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American Migration in 2015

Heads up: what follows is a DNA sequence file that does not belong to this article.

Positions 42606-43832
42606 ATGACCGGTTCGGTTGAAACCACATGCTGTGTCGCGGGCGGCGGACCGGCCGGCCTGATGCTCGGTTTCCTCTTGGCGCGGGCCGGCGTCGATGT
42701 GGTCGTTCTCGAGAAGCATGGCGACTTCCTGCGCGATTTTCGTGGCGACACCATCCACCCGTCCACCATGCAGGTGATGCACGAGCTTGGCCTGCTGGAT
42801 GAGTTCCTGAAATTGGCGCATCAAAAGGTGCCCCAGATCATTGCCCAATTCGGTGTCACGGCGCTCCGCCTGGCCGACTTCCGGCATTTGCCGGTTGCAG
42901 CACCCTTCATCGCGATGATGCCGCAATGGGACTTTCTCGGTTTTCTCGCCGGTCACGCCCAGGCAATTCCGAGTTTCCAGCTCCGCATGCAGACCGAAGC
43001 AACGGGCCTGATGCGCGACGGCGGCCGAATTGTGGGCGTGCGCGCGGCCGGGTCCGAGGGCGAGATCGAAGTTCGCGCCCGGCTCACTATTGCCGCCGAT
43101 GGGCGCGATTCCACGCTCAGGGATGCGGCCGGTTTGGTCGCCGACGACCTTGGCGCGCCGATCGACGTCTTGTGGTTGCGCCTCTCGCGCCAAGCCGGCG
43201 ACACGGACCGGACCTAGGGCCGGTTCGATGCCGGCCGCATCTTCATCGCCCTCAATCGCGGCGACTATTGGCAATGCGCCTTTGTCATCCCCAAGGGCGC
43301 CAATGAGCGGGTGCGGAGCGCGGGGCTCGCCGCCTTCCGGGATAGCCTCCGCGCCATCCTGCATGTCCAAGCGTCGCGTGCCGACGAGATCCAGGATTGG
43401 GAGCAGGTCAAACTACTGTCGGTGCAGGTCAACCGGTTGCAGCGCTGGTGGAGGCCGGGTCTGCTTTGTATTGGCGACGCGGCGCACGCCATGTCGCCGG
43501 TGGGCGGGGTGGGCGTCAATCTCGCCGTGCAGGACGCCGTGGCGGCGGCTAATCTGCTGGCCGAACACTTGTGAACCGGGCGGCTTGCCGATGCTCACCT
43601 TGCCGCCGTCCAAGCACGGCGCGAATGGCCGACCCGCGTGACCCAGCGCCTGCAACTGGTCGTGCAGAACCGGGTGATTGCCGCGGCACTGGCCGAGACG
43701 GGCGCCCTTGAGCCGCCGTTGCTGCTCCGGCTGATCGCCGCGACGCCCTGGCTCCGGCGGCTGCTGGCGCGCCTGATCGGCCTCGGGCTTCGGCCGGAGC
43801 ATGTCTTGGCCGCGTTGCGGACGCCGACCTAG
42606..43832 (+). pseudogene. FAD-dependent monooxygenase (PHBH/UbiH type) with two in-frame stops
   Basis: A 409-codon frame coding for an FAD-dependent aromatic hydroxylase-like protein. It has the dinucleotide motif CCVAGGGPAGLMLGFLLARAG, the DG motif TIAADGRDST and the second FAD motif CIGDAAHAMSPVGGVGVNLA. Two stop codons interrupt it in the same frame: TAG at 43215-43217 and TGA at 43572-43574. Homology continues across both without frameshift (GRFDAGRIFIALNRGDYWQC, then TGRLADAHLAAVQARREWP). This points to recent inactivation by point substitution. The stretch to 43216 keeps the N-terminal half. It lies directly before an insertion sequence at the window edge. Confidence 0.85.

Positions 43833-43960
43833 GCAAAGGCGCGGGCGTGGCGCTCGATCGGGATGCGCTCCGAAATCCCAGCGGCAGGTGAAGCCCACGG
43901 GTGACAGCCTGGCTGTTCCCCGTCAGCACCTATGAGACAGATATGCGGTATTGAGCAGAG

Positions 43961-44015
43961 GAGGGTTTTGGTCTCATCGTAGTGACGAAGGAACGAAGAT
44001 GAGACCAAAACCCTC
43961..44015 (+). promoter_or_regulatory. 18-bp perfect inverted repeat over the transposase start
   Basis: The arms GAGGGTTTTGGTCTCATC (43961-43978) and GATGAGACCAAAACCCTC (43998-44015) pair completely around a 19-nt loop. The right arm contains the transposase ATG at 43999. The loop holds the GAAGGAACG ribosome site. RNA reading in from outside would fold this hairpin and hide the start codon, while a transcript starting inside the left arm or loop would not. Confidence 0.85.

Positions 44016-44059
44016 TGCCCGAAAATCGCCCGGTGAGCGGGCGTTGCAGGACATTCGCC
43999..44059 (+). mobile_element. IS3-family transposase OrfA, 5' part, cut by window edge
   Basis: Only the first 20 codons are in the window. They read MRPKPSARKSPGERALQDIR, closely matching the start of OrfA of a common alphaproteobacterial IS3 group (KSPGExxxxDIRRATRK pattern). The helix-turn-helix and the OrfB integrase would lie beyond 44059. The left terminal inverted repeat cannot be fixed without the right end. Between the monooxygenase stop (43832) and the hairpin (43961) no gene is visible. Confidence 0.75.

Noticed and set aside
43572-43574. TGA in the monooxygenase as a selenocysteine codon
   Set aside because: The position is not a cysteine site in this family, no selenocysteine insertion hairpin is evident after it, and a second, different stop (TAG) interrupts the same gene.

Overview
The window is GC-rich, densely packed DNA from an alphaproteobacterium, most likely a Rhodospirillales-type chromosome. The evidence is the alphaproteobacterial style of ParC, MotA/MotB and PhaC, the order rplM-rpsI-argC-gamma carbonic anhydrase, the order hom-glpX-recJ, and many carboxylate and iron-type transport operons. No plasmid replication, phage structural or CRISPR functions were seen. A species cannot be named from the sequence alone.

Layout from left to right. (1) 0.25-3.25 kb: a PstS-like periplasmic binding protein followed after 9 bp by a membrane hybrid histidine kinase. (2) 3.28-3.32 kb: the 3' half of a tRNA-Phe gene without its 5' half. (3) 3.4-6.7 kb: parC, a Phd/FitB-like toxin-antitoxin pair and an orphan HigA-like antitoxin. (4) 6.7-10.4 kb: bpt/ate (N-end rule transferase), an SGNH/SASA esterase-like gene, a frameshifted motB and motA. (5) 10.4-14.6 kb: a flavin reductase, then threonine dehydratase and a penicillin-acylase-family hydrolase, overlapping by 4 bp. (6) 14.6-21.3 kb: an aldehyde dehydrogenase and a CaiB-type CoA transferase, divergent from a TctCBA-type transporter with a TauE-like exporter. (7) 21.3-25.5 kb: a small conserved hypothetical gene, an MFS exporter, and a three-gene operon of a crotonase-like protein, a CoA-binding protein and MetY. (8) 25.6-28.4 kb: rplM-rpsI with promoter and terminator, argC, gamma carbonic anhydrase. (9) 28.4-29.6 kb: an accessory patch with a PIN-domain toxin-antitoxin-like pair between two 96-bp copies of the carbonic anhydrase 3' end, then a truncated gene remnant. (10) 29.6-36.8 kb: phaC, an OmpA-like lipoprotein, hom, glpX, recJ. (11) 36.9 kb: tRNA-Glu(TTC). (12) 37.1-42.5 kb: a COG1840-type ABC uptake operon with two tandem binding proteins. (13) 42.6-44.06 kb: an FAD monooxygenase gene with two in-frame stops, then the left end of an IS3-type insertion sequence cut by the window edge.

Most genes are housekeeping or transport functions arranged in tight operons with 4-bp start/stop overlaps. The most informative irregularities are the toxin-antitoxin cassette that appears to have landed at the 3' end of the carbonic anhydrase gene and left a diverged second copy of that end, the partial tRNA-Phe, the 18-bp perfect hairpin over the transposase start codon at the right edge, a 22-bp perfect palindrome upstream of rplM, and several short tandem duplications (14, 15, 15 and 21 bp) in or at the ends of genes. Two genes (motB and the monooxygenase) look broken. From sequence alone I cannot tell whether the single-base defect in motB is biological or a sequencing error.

released an annual study tracking the inbound and outbound American migration of states based on its client’s requests. For the third year, Oregon led the country with most inbound moves. Sixty-nine percent of moving requests for that state brought new individuals to Oregon. The results are part of a longer trend. New York has experienced higher rates of outbound migration than other states for much of the last 15 years. The same is true for New Jersey. Nevada, by comparison, has been in the top ten for inbound migration for the last decade. Individual are moving from the Northeast to the Northwest and the Southeast. This is likely reflecting demographic trends, as individuals are retiring and moving to warmer climates. Additionally, there has been increased demand to move the technology hubs of Oregon and Washington. A third factor could be at play as well. The results are similar to those of the State Business Tax Climate Index. Many of the top inbound states rank highly on the Index. Six rank in the top 15 of states. On the flip side, a number of outbound states rank poorly. Five of the states are in the bottom ten of states on the Index. This underscores that there is a relationship between taxes and American migration. Individuals move for a variety of factors. Climate, job opportunities, family, among others, impact the decision to relocate. Taxes can influence the decision too. Taxes play a role on the margin. Tax rates and structure affect a state’s economy; states with less burdensome tax structures and lower rates tend to have better economic growth. Increased job opportunities can result from the better economic growth. It is also possible envision specific instances where tax rates matter directly. Someone moving to Chicago for a new job could decide to live in Illinois or commute from Indiana. Indiana’s 3.3 percent individual income tax rate could be an encouragement to locate in that state over Illinois’ 3.75 percent rate. An individual moving to Washington, D.C. could decide to live in Virginia or Maryland, instead of the District, because income taxes are lower. But those decisions do not comprise the bulk of relocation decisions. An individual moving to Austin, Texas has limited options for daily commuting outside of Texas. Taxes are not the sole factor affecting an individual’s decision to relocate, but they do a part. They are one of many factors that affect the decision. For more information on migration, click here. Source: TAX FOUNDATION]]>

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